All of the continueWith and onSuccess methods can take an instance of java.util.concurrent.Executor as an optional second argument. This allows you to control how the continuation is executed. Task.call() invokes Callables on the current thread and Task.callInBackground will use its own thread pool, but you can provide your own executor to schedule work onto a different thread. For example, if you want to do work on a specific thread pool:

static final Executor NETWORK_EXECUTOR = Executors.newCachedThreadPool();
static final Executor DISK_EXECUTOR = Executors.newCachedThreadPool();
final Request request = ...
Task.call(new Callable<HttpResponse>() {
  @Override
  public HttpResponse call() throws Exception {
    // Work is specified to be done on NETWORK_EXECUTOR
    return client.execute(request);
  }
}, NETWORK_EXECUTOR).continueWithTask(new Continuation<HttpResponse, Task<byte[]>>() {
  @Override
  public Task<byte[]> then(Task<HttpResponse> task) throws Exception {
    // Since no executor is specified, it's continued on NETWORK_EXECUTOR
    return processResponseAsync(response);
  }
}).continueWithTask(new Continuation<byte[], Task<Void>>() {
  @Override
  public Task<Void> then(Task<byte[]> task) throws Exception {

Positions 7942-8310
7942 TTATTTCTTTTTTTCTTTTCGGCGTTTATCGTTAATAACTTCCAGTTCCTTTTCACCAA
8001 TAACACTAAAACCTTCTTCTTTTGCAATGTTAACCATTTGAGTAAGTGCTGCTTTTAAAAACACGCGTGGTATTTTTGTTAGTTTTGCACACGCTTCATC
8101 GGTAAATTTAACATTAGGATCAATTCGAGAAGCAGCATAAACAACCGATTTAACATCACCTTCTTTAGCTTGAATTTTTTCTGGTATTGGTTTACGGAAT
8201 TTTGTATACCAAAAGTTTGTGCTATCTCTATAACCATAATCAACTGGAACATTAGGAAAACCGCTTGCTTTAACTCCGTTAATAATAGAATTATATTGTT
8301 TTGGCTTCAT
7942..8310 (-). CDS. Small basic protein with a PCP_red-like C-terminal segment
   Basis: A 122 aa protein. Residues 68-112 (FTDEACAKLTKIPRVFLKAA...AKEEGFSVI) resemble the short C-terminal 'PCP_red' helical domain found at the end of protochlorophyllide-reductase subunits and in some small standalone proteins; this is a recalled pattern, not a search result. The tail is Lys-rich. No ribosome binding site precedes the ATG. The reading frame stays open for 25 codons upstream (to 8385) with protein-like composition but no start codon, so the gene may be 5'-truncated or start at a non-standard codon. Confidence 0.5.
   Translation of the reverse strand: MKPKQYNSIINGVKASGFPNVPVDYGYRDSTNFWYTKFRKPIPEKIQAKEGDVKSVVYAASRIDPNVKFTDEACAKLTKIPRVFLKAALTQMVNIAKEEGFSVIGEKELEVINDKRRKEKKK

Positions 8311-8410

// We don't want to clog NETWORK_EXECUTOR with disk I/O, so we specify to use DISK_EXECUTOR
    return writeToDiskAsync(task.getResult());
  }
}, DISK_EXECUTOR);

For common cases, such as dispatching on the main thread, we have provided default implementations of Executor. These include Task.UI_THREAD_EXECUTOR and Task.BACKGROUND_EXECUTOR. For example:

fetchAsync(object).continueWith(new Continuation<ParseObject, Void>() {
  public Void then(Task<ParseObject> object) throws Exception {
    TextView textView = (TextView)findViewById(R.id.name);
    textView.setText(object.get("name"));
    return null;
  }
}, Task.UI_THREAD_EXECUTOR);

Capturing Variables

One difficulty in breaking up code across multiple callbacks is that they have different variable scopes. Java allows functions to "capture" variables from outer scopes, but only if they are marked as final, making them immutable. This is inconvenient. That's why we've added another convenience class called Capture, which lets you share a mutable variable with your callbacks. Just call get and set on the variable to change its value.

// Capture a variable to be modified in the Task callbacks.
final Capture<Integer> successfulSaveCount = new Capture<Integer>(0);

saveAsync(obj1).onSuccessTask(new Continuation<ParseObject, Task<ParseObject>>() {